“Enthusiasm is contagious. You can start an epidemic.” –Unknown
Do you ever downplay your passions and ambitions when someone asks you about your work?
Someone asked me if I do this a while back, and at first, I said that I don’t. To know me is to know Tiny Buddha—and to hear about it often.
I’ve recognized, however, that I can be somewhat reserved in describing what I do when I first someone new—especially if I meet them in a context that does not confirm they have an interest in personal development.
Of course, this means I’m making assumptions. Just because I meet someone at a wisdom conference that doesn’t guarantee they’re more interested in personal growth than someone I meet in a doctor’s office.
Still, it’s tempting to form this conclusion to avoid potential awkwardness, particularly because I write about topics that not everyone feels comfortable discussing.
This, I’ve found, is what sometimes causes me to water down my enthusiasm: I’m too concerned with how I assume someone might respond to open up and find out for myself.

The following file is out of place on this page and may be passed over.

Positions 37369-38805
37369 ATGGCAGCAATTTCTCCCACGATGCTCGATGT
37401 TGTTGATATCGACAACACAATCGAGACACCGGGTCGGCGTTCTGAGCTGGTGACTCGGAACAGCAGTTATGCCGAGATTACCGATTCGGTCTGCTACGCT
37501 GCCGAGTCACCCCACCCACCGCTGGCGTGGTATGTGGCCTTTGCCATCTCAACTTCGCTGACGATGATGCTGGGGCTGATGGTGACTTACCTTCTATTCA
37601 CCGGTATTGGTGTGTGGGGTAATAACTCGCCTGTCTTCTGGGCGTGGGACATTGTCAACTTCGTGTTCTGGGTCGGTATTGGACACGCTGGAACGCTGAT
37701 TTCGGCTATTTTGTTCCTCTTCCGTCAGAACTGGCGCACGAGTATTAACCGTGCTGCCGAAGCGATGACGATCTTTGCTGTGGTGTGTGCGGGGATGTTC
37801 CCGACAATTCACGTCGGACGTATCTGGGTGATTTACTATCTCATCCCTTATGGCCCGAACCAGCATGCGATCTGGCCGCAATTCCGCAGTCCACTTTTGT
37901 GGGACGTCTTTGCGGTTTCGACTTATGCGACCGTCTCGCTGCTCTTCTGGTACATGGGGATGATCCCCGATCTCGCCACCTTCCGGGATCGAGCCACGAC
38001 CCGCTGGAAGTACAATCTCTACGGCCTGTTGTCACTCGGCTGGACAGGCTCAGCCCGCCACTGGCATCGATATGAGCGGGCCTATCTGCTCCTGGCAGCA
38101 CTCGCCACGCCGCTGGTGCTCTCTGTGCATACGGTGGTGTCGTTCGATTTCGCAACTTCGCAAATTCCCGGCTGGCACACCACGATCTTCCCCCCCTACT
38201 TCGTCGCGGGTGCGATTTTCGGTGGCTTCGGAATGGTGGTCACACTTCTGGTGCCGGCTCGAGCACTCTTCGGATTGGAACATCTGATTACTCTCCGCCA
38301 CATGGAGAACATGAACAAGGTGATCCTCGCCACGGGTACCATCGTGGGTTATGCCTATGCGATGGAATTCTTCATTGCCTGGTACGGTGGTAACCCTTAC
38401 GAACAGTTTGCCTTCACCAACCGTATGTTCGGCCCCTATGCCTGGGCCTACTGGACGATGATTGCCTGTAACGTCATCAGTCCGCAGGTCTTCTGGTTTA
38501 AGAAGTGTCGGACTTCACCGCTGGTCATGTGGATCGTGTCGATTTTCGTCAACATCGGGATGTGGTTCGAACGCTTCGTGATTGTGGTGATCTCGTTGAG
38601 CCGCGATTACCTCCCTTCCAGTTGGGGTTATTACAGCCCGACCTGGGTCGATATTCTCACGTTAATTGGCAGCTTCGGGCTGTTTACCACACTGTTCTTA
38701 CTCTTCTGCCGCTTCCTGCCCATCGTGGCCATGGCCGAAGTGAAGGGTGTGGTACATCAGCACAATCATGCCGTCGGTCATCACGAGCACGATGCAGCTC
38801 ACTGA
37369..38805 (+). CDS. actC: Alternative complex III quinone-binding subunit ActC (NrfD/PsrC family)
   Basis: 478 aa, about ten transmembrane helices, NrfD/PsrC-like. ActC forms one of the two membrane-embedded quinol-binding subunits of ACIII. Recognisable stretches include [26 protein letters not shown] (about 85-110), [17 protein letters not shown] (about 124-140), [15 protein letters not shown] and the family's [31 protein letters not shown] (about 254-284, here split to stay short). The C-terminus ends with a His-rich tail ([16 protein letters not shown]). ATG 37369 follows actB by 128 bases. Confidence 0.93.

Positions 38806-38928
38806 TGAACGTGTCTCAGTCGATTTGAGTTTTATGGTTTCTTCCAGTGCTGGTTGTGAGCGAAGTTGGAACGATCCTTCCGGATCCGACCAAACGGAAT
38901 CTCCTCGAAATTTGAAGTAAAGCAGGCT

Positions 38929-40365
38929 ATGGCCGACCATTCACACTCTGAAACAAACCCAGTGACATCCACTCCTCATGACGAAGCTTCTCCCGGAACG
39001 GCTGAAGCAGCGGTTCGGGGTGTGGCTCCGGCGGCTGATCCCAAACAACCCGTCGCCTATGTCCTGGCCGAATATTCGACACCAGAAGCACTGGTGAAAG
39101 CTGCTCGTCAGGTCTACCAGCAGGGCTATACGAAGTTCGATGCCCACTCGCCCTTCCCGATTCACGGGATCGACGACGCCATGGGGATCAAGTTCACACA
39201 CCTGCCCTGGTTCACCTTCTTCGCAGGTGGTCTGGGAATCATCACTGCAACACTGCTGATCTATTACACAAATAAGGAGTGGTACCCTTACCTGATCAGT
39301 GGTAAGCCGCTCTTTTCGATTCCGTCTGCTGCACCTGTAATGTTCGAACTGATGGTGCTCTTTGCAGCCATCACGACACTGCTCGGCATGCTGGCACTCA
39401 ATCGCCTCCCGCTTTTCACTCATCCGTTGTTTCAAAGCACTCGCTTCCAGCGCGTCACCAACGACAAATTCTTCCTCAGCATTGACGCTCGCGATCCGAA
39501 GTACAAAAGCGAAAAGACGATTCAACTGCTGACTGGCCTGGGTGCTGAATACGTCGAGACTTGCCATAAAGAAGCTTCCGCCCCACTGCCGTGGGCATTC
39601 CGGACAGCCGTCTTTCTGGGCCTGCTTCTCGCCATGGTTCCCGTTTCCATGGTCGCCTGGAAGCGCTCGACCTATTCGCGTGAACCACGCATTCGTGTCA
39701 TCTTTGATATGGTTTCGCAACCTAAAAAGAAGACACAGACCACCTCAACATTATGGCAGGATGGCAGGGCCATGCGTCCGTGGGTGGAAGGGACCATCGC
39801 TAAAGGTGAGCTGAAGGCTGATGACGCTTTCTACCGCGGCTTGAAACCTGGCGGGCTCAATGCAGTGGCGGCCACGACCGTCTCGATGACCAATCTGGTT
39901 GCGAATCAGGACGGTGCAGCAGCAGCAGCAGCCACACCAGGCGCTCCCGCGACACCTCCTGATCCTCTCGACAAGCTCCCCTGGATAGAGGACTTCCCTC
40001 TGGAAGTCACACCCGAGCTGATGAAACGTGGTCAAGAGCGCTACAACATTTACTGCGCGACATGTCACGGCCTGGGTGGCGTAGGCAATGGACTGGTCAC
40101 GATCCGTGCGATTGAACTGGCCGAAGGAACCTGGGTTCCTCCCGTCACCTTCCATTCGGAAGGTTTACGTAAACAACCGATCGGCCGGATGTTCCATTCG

Can you relate?
Have you ever assumed someone would be bored by your work without giving them the opportunity to decide for themselves? Have you ever imagined someone would find your aspirations silly instead of taking a chance and letting them in?
Or how about this: Have you ever held back when sharing your goals with someone who seems to be successful in their field in fear they won’t take you seriously because you’re not yet?
I suspect we do these things to maintain a sense of safety, whether it’s for ourselves or our dreams.
But we limit our potential to help and be helped, inspire and be inspired, when we minimize our interests and ambitions.
You never know when an enthusiastic exchange might lead to a life-changing conversation, introduction, or opportunity, for you or someone else.
We can all do a lot of good in this world we all share together, but we first we need to be willing to share the good we want to do.
Photo by wonderlane